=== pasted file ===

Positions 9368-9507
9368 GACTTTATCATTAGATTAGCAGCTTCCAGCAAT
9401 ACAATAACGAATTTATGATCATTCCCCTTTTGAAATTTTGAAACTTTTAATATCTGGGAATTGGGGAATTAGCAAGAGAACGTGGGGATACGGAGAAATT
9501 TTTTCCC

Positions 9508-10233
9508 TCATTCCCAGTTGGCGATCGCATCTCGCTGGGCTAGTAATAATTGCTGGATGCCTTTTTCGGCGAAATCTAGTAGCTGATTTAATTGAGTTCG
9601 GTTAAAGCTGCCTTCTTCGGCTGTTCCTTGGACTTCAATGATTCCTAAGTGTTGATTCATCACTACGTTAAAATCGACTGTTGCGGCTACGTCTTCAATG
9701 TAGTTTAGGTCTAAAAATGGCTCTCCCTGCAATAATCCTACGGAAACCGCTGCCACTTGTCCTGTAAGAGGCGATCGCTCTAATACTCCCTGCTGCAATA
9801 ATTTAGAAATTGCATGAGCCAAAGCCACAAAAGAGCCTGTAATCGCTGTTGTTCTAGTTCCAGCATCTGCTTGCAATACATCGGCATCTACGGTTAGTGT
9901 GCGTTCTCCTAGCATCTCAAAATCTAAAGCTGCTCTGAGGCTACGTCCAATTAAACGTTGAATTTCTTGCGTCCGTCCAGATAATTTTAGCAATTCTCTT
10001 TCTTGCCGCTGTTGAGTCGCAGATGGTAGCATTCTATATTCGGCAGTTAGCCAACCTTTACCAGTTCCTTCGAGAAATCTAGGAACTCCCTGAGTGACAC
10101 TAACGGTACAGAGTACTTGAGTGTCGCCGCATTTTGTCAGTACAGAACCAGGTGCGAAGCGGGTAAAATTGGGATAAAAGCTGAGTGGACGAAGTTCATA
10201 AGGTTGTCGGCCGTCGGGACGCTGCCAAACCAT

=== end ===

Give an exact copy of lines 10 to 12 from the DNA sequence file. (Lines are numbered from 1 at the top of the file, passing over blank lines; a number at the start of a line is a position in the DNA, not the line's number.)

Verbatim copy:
9901 GCGTTCTCCTAGCATCTCAAAATCTAAAGCTGCTCTGAGGCTACGTCCAATTAAACGTTGAATTTCTTGCGTCCGTCCAGATAATTTTAGCAATTCTCTT
10001 TCTTGCCGCTGTTGAGTCGCAGATGGTAGCATTCTATATTCGGCAGTTAGCCAACCTTTACCAGTTCCTTCGAGAAATCTAGGAACTCCCTGAGTGACAC
10101 TAACGGTACAGAGTACTTGAGTGTCGCCGCATTTTGTCAGTACAGAACCAGGTGCGAAGCGGGTAAAATTGGGATAAAAGCTGAGTGGACGAAGTTCATA